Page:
Packaging. We will throw away about 125,000 tonnes of plastic wrapping and 25 million Christmas pudding packages (who counts all this stuff?!).

Food. We will usually eat a whole day’s normal calorie intake in the one Christmas meal. We are,on average, 5lb heavier after Christmas, having consumed about 250 extra calories per day during the holiday.

Weight. If we try at all, we will spend at least three months losing the extra weight, and we all know that joining a gym seldom sustains. Almost a quarter of those who join a gym in January will give up within the first six months. Most by March.

Divorce. January is said to be the busiest month for divorce lawyers! Of course, this could have more to do with people making resolutions, re-evaluating wives, sorry, lives, and so on, but make of that what you will. Admit it. We all experience at some time (or every time) those family tensions in gatherings of enforced intimacy and jollity (is that a word?), getting together when we normally don’t, in houses only designed for 4–5 people, with indigestion and too much drink, with less light outside to keep us happy, and the wet and cold making us ever more miserable… 

So what’s my point? What should we do?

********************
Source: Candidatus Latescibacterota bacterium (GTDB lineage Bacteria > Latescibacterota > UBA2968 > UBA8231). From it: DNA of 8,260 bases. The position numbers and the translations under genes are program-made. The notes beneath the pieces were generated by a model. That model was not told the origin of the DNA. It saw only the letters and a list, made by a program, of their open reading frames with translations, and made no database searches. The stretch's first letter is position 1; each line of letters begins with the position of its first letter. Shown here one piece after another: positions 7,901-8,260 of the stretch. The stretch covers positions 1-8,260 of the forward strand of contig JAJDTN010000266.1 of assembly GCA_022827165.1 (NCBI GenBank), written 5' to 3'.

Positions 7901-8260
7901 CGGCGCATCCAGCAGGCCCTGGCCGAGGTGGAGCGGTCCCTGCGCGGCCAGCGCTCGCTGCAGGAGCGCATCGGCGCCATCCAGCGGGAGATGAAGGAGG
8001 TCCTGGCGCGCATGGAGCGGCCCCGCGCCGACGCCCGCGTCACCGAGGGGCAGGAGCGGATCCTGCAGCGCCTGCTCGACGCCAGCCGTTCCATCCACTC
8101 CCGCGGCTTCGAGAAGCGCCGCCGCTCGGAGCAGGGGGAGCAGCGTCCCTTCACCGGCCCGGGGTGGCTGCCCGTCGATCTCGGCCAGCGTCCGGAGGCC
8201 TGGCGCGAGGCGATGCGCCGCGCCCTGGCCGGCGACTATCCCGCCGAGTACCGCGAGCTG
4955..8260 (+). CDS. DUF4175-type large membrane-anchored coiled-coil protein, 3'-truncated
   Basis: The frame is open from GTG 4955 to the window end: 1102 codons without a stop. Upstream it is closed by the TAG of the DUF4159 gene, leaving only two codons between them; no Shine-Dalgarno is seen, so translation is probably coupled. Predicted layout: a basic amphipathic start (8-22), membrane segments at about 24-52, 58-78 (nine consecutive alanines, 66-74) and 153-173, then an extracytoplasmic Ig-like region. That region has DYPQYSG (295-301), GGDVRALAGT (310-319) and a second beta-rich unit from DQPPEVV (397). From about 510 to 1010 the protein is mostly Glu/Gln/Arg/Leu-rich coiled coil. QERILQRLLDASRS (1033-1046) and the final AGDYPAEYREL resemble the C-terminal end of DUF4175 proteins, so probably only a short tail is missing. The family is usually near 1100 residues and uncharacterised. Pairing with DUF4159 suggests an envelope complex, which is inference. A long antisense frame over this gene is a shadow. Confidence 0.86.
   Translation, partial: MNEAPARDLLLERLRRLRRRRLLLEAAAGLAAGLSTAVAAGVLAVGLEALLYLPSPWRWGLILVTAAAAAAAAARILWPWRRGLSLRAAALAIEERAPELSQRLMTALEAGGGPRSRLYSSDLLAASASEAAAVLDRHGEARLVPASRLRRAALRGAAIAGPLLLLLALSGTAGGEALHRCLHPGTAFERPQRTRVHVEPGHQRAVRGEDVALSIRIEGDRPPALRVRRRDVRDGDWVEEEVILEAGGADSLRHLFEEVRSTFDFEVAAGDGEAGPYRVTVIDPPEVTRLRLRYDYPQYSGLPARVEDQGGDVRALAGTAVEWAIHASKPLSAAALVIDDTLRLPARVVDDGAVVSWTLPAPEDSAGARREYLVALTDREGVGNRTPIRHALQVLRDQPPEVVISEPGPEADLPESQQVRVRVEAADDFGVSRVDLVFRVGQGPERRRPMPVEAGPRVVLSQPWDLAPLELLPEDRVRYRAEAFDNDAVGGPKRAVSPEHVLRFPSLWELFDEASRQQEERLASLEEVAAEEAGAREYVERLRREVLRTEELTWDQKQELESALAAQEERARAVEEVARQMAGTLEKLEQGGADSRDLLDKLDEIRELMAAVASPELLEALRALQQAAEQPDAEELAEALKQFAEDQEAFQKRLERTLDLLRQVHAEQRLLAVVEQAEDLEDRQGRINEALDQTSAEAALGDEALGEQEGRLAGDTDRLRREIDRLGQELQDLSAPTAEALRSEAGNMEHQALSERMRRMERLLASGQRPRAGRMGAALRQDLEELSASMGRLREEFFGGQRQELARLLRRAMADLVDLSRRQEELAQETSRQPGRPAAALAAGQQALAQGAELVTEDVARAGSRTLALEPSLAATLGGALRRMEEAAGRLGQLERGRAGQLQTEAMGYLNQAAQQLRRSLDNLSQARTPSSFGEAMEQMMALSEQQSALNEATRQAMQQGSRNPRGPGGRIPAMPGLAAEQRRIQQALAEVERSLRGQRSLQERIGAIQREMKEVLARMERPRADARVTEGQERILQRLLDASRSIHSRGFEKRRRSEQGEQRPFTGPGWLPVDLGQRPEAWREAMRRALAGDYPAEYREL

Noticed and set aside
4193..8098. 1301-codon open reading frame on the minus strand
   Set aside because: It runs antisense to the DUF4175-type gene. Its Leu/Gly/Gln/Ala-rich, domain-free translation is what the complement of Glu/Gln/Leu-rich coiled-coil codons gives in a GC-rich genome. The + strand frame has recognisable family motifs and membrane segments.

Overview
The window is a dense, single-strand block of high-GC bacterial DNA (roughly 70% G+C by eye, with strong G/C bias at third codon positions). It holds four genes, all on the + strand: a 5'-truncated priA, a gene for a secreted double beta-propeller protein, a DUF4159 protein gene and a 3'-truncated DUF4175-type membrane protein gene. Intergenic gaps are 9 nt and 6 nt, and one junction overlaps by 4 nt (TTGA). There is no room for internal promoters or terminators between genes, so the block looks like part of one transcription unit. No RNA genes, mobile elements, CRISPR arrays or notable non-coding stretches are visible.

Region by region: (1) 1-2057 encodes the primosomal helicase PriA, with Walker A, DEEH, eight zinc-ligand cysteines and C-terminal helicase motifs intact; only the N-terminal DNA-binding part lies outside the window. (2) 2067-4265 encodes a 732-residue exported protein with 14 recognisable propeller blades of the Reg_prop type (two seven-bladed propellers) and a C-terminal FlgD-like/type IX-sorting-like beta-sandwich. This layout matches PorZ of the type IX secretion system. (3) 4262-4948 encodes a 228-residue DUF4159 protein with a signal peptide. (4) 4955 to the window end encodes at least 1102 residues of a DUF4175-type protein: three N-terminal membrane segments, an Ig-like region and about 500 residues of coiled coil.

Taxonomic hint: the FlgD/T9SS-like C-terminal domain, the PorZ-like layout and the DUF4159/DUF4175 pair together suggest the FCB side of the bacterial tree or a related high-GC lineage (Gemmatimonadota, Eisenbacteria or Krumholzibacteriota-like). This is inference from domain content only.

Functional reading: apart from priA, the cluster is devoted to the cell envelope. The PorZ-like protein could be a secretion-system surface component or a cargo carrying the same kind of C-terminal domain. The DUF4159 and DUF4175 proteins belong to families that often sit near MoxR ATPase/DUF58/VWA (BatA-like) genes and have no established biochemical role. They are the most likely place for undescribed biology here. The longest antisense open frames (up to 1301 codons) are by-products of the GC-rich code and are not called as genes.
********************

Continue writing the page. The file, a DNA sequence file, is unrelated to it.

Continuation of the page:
If you want to know where I stand, I find myself (in my very late 40s), with something of a love-hate relationship with the whole thing. I have young children  –  I love giving them the magical feelings I was once given, and I know that makes them happy and excited. But I still wonder if I’m selling them an ultimately disappointing, expensive, fake and fattening dream, but they can decide that for themselves later on in their lives.

I love the family get-togethers and the occasional spontaneous party in the house or at a neighbour’s. But my wife and I get tense about it all, too. The spending, the organising, the running around and the deadlines. We have enough of that all year round.

I like the visual treats around us: the tree, the decorations, the community joining in on the same thing. But then I hate the gaudiness, the houses that try too hard, covered in tacky lights and cheap, dancing Santas. The shops look great with so much to tempt and get us in the mood, yet they urge us to buy even more and be something that we are not; something we can ill afford.

And the TV. All the films and shows I love to see, that warm us with nostalgia, all bundled together as we give ourselves permission to forget reality and watch more than we normally do (and that is already too much). Yet, on the other hand, I’ve seen most of the films a thousand times, and I see the same presenters looking ever older, trying to keep fresh and re-heat the same things I’ve been watching for about 40 years.

I think you will recognise all of the above, but know that Christmas, like life itself, is different for every one of us. We take from it what we like and want and try to live with the rest. You don’t always get out what you put in, but it’s worth a shot. You take the rough with the smooth. It’s expensive and makes you fat. It’s all over eventually, as all good things must come to an end. But what the hell. At least you get some time off. And without that, how can you recharge for going back to work to earn the money pay off your credit card?